I was teaching a Mommy and Me English as a Second Language class to a lovely young mother and her two-year-old son. The lesson’s topic was body parts. Not wanting to use Japanese to explain the meaning, I would touch the location of the vocabulary word and then move such anatomy in a goofy way. This game was quite popular with the two-year-old, and I was feeling on fire as a teacher, for we were in that beautiful intersection of learning, engagement, and genuine joy.
I said, “Touch your chin,” and proceeded to place my finger on my mentum; however, Japanese-toddler logic mandated not the mentum as modeled, but what he very knew to be his chin. You see, “chin-chin” (ちんちん) is the Japanese kid word for penis.
He promptly grabbed his groin and proceeded to waggle it in the previously playful way. I started to correct/ apologize to the mom, but she was lost in a full guffaw, so I felt permission to laugh too.
It is a lesson that I will never forget, for it is true what the dear Anna Leonowens has said, “If you become a teacher, by your pupils, you’ll be taught.” (I highly recommend the 1956 version of the King and I. [♫ Getting to know you. Getting to know all about you…♪])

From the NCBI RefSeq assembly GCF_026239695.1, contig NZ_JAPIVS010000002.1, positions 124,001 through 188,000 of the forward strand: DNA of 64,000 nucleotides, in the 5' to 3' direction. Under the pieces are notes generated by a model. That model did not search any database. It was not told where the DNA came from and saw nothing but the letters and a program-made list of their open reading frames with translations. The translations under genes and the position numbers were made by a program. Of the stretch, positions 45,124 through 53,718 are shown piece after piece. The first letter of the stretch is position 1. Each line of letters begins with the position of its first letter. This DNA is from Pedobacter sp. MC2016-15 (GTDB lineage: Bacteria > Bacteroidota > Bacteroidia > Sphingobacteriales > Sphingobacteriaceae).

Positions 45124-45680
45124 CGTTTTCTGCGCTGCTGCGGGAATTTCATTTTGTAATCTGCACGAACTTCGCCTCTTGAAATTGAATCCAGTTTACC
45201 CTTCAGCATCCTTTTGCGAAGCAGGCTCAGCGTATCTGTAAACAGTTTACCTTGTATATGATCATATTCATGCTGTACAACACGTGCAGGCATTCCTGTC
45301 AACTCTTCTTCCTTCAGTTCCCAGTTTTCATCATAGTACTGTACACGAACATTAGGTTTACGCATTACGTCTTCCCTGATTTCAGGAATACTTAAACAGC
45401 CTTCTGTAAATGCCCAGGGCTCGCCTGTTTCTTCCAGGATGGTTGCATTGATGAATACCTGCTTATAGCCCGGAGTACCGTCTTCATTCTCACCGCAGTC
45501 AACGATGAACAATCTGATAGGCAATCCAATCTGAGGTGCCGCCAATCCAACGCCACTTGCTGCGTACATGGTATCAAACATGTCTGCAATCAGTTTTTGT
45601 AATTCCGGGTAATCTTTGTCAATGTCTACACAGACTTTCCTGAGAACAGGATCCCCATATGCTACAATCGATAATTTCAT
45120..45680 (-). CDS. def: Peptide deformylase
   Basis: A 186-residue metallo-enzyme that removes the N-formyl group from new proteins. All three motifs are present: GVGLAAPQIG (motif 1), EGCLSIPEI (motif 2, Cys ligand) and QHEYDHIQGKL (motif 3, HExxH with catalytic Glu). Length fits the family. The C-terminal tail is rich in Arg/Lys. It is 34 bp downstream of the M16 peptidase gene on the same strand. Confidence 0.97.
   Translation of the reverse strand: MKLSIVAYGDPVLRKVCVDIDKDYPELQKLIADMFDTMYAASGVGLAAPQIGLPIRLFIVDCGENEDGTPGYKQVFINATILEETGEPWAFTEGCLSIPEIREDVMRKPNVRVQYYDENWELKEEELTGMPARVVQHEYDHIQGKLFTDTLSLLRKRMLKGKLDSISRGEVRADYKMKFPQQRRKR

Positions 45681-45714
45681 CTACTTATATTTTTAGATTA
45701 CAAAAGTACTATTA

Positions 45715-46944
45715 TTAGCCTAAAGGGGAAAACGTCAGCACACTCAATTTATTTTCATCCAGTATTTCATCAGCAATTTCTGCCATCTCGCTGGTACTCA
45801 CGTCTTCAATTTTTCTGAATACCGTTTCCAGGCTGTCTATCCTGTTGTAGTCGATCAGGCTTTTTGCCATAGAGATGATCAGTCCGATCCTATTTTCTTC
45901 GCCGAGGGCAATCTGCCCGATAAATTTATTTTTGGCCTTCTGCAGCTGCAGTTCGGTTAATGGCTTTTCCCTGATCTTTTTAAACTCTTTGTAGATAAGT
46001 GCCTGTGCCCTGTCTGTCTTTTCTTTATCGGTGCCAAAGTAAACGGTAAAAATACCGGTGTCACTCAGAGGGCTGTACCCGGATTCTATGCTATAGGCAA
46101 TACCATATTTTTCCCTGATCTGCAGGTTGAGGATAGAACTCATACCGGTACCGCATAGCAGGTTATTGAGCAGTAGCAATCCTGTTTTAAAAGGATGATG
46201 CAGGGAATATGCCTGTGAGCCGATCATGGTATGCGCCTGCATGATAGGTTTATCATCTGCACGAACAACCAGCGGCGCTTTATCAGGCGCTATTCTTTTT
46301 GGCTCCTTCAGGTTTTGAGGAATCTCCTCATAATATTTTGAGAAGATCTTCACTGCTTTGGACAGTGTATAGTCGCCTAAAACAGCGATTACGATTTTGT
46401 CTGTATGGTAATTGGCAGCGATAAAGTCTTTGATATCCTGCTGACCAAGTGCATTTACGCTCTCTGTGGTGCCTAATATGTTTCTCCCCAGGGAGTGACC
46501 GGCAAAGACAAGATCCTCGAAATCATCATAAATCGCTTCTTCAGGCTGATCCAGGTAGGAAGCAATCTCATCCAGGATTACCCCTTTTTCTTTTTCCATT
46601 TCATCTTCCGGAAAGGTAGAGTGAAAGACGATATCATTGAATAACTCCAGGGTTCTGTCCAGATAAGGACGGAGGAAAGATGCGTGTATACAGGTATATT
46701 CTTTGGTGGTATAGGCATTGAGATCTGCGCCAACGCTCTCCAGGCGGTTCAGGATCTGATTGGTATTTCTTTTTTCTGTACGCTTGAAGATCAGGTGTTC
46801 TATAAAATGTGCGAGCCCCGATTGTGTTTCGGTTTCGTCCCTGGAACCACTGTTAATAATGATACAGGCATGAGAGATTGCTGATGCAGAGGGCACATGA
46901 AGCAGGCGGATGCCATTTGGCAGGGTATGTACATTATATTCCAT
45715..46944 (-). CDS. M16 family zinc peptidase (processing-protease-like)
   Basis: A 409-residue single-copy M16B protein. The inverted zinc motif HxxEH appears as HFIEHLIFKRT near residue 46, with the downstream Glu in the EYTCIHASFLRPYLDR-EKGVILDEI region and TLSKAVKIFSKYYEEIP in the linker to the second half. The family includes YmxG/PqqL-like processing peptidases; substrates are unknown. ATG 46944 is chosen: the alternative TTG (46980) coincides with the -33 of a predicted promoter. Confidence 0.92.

Now, as a mom of a toddler and further into my teaching English and learning Japanese journey, I appreciate this memory even more. I can see how my son is interpreting his world and the role that homophones play in inter-lingually and even within one language, as in the Homophone Horrors happening.
What are some inter-lingual homophone
mishappenings you have encountered in your life?
“Oscar Hammerstein II Quotes.” BrainyQuote, Xplore, http://www.brainyquote.com/quotes/oscar_hammerstein_ii_402922.
(I am aware that the above citation is not entirely in MLA format. I’m researching how to do hanging indents on WordPress. If you could teach me, or link to a source, I’d be grateful.)